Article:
Lei Cao Named Engineering Faculty Member of the Year

Electrical engineering professor honored for dedication to students, research and service

A prolific researcher, Lei Cao (right) has collaborated with fellow UM electrical engineering colleagues John Daigle and Ramanarayanan ‘Dr. Vish’ Viswanathan. Photo by Robert Jordan/Ole Miss Digital Imaging Services

When Lei Cao joined the faculty in the University of Mississippi’s Department of Electrical Engineering, his focus was to give his best in teaching and research. Seventeen years of committed instruction and unwavering dedication later, the professor of electrical engineering was named the 2018 Outstanding Engineering Faculty Member of the Year.

“The day before the Engineering Honors Banquet, I received a call from ex-Dean Alexander Cheng requesting my attendance,” said Cao, who also received the Senior Faculty Research Award in 2016. “I was both shocked and delighted since there are so many excellent professors in the School of Engineering who get their work done with maximum efforts and the highest standards. This honor recognizes both teaching and research, which I value most and equally.”

With almost two decades of experience in academic research and teaching at universities (including the University of Science and Technology of China), Cao said his philosophy of instruction is twofold. First, he believes in linking courses in the curriculum and real-world applications. Second, Cao promotes critical thinking and active learning with questions and discussions in classes and seminars.

Since he joined UM, Cao has taught a dozen different courses. Among these, two he developed himself.

“The Digital Signal Processing and Information Theory are completely new,” Cao said. “EL E 415 (Telecommunications Lab) is also a new design using different instruments and experiments. I’m still teaching all these courses regularly depending on the schedule of the department.”

Cao previously worked with Symbol Technologies Inc. in New York and Mitsubishi Electric Research Laboratories in New Jersey as an intern and research associate. His research interests include image processing and digital signal processing for wireless communications.

“The nature of the work can be understood from the projects I am working on with some colleagues,” he said. “In the NASA EPSCoR project titled ‘A New Paradigm for Efficient Space Communications,’ we aim to improve the deep-space communications, such as between Mars and Earth.”

The main challenge facing the team is the delays between the time that signals are sent and then received. For example, a delay between the two aforementioned planets can last anywhere from two to 24 minutes.

“This large latency makes the retransmission unrealistic when some data are not received correctly,” Cao said. “Through this project, we have developed new data coding and fusion techniques, and new content delivery protocols that can transmit data efficiently and reliably.”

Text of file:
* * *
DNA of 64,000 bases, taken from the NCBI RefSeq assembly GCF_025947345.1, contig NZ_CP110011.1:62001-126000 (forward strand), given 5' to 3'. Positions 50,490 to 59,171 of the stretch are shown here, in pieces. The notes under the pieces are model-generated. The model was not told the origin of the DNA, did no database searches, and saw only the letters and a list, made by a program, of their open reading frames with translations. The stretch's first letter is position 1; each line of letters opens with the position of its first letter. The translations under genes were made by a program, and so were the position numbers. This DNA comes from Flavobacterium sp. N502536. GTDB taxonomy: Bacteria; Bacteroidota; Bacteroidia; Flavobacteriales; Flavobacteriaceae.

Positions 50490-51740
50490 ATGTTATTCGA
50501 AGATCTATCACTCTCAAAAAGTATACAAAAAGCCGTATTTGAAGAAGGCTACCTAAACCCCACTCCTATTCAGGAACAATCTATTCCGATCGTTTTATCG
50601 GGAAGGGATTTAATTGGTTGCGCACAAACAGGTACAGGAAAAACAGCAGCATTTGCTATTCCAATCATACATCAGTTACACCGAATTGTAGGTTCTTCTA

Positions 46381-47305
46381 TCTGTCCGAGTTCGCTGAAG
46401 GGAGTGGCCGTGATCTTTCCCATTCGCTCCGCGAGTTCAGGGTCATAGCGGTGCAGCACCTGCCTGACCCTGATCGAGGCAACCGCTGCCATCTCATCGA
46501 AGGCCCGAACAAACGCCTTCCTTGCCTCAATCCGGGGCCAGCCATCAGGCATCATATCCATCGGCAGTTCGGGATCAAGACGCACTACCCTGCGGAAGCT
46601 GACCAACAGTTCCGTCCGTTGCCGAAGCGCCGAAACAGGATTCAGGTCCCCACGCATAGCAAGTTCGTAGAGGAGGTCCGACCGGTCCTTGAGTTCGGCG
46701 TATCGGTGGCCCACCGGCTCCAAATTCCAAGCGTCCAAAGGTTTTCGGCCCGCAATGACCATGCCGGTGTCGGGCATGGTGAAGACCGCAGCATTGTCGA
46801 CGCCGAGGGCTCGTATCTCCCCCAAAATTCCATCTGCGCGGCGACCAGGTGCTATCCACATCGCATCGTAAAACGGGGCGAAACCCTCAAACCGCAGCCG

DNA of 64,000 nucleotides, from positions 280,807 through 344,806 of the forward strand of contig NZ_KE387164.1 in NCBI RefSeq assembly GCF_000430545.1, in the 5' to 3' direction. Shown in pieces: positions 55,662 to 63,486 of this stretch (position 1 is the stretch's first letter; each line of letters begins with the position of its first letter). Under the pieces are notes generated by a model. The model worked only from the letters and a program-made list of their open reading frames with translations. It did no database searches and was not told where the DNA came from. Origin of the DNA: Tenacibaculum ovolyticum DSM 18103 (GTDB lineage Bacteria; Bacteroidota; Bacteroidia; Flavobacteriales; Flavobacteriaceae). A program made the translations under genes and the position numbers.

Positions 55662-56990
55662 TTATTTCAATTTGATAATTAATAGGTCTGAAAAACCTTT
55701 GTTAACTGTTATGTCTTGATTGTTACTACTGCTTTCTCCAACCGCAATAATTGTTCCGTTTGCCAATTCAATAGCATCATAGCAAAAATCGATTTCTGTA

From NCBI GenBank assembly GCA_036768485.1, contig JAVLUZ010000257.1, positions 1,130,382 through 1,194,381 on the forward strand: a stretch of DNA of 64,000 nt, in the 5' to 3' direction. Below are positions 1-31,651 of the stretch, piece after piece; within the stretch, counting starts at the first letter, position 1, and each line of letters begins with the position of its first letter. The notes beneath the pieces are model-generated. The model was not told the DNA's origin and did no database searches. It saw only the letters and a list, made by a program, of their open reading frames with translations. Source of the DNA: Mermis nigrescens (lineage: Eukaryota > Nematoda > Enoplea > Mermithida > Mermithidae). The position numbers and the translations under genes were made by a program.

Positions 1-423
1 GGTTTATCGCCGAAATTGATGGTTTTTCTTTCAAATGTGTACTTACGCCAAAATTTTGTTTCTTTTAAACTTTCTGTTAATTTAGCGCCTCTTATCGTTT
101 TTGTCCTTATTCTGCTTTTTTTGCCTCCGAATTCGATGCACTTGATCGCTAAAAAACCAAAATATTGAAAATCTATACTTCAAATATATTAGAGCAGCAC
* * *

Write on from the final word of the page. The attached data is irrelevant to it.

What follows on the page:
In addition, eight undergraduate students also have been supported through this project to gain hands-on experience. Their work has resulted in an oral presentation at the 31st National Conference on Undergraduate Research and an article published in the University of Mississippi Undergraduate Research Journal.

Cao discussed two other research projects in which he is involved. A National Science Foundation Broadband Wireless Access & Applications Center project, “Spectrum Sensing and Channel Assignment for Coexistence of LTE and Wi-Fi Systems” addresses how the two forms of 5G wireless communications can co-exist.

“Since frequency spectrum is a limited resource for wireless communications, one enabling technology to provide more data service is to let the cellphone system and the Wi-Fi system have shared use of the same range of unlicensed band,” Cao said. “Each system can use the frequency band when the other is not using it. Our research concerns the spectrum sensing techniques and methods to improve overall system capacity while in the meantime keeping fairness between the different systems.”

In another project in collaboration with UM’s National Center for Physical Acoustics and sponsored by the Gulf Research Program, Cao uses the acoustic signals collected by a number of hydrophones located in different places to develop triangulation methods to pinpoint the positions when possible oil/gas leakages occur in the seafloor. Together, the researchers have already successfully tested a couple of techniques in an experimental environment.

Cao is a senior member of the Institute of Electrical and Electronics Engineers and a member of Sigma Xi. A prolific author with more than 100 technical publications in related areas, he has served on the editorial board of several journals and has served as a technical committee member and session chair for many leading international conferences. He is also an active reviewer for numerous IEEE journals, conferences and agencies.

A Chinese native, Cao earned his bachelor’s degree in electrical engineering from Hefei University of Technology in Anhui, China; a master’s degree in computer science from the University of Science and Technology of China and a Ph.D. in electrical engineering from the University of Missouri-Columbia.

He and his wife, Yu Wang, have two sons. He plays badminton and swims regularly.

“Lately, I’ve been learning to play piano from my sons, Leon and Kenneth,” Cao said. “I’m quite happy that I can play some simple songs now.”